At the hospital my boys were rushed into surgery. I was x-rayed. I had bad bruising, multiple cuts on legs, face and across my chest. My eye-lid was cut right through. But I was alright. I could walk.

My older son had suffered breaks to both femurs, a broken hand and glass impacted into his face. They were life threatening injuries. His chances of surviving had been 10%. The blood loss usually induced shock. The doctor’s rapid arrival with that drip had saved his life.

My younger son had a dislocated hip, broken leg and hand.

They were in traction for weeks, in the case of the eldest – for three months. But they lived and walked again, even played football and snow-boarded.

They released me from hospital the next day. My wife picked me up. I had a compulsion to visit the scene of the crash and go to the garage where they had taken the car. When I walked in, very gingerly, the garage owner went pale and sat down.

He told me that he travelled the county picking up cars from accidents and he had never seen a car so badly damaged in which there were not multiple fatalities.

I had to sit in the car and run through the events until I had everything clear in my mind.

The car that had gone into us had been travelling at around a 100 MPH. A group of teenagers had been out joy-riding. It had happened so fast that I did not have time to hit the brake. The impact was around 130 MPH.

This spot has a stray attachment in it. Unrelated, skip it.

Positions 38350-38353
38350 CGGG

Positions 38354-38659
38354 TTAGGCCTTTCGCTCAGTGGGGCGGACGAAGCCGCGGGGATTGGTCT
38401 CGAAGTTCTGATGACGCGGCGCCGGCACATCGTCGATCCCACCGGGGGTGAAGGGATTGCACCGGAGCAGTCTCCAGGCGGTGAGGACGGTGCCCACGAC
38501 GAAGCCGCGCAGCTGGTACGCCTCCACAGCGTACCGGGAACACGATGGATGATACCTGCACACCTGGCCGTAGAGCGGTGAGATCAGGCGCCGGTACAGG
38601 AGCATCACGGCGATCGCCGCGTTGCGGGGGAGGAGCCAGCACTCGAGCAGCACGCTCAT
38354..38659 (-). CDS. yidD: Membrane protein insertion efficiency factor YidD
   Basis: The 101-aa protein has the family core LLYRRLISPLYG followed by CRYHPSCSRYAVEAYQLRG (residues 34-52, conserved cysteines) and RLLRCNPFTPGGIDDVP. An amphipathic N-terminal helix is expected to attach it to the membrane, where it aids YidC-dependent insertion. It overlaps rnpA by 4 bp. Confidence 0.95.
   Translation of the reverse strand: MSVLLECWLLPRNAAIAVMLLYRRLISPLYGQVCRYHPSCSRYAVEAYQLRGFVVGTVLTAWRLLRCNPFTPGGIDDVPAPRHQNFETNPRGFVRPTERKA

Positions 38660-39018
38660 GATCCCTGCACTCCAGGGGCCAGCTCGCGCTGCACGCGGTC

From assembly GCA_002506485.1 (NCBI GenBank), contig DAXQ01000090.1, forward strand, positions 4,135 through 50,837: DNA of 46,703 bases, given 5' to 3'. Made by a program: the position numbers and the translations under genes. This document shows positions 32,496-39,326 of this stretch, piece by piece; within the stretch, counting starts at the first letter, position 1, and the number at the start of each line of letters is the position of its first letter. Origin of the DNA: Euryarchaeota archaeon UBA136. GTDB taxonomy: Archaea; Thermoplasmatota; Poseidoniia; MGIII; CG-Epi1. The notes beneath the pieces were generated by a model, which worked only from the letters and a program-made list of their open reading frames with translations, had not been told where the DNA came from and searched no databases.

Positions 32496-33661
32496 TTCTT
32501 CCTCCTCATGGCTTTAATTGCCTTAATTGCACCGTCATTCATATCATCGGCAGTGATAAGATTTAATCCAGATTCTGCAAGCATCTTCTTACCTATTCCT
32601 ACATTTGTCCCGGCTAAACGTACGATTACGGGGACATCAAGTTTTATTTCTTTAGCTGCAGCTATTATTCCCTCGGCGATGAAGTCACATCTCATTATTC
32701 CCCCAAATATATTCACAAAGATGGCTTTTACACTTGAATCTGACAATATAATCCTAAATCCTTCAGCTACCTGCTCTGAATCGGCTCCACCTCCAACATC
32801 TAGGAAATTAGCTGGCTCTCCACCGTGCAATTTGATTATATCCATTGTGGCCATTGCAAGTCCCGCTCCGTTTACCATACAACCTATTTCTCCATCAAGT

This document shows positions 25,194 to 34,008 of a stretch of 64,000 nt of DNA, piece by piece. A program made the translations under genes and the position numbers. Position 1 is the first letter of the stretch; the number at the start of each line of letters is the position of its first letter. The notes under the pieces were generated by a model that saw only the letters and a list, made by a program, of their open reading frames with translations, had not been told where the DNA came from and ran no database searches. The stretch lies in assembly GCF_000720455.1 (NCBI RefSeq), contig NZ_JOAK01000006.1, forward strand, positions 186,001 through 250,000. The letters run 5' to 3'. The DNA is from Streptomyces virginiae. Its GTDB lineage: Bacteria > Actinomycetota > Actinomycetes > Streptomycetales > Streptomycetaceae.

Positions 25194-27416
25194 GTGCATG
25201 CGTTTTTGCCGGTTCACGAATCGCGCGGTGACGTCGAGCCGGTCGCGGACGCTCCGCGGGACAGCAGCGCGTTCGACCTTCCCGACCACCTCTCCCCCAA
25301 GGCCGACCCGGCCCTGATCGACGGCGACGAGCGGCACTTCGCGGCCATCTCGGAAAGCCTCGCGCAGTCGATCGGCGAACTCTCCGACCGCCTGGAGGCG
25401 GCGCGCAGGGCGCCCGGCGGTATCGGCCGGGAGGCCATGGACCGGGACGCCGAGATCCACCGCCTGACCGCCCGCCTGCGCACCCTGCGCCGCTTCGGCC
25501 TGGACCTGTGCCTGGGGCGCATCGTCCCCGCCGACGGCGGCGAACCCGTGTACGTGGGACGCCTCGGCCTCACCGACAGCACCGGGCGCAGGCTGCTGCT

The thing that had saved me was that the impact had been at an angle. It had struck the passenger side first pushing the steering wheel to one side and throwing me around it and into the windscreen. The seat-belt had stopped me being thrown through.

That impact might have been worse for my older son but then we had all survived. If it had been full on, we might all have died.

I only climbed back out of that car when I had the whole thing clear. I had to be sure that there was nothing I could have done.

Then I went home.



7 thoughts on “The crash

  1. Namaste Opher 🙂

    A very alarming experience, which you were (all) lucky to survive…it’s a huge impact to walk away from. I can only imagine how such an incident played on your mind and wonder if the (near-death) experience influenced your outlook on life at all? Your post suggests you were able to leave the moment behind you when climbing out of the car.

    I’m also curious to know if in the seconds before impact time slowed or was perceived to slow down? Did you see the car approaching?

    It’s good to have you still with us. Thanks for sharing the memory 🙂

    Drive safely! Namaste 🙂


    1. Hi Dewin. No a very strange experience. I have been in other situations, particularly on my motorbike, where time seemed to slow down. It this instance it was so fast – I think the impact was about combined 140 mph – that it was almost instantaneous. I can remember the whole thing like three still frames. One – the car coming towards us seemed to jink towards us. Two it was turning. Three – it was broadside in front of us. I do not think I had time to move from throttle to brake.
      I had always thought that my speed of reaction and skills would be sufficient to get me out of danger. I was proved wrong.
      It did alter our lives in many ways.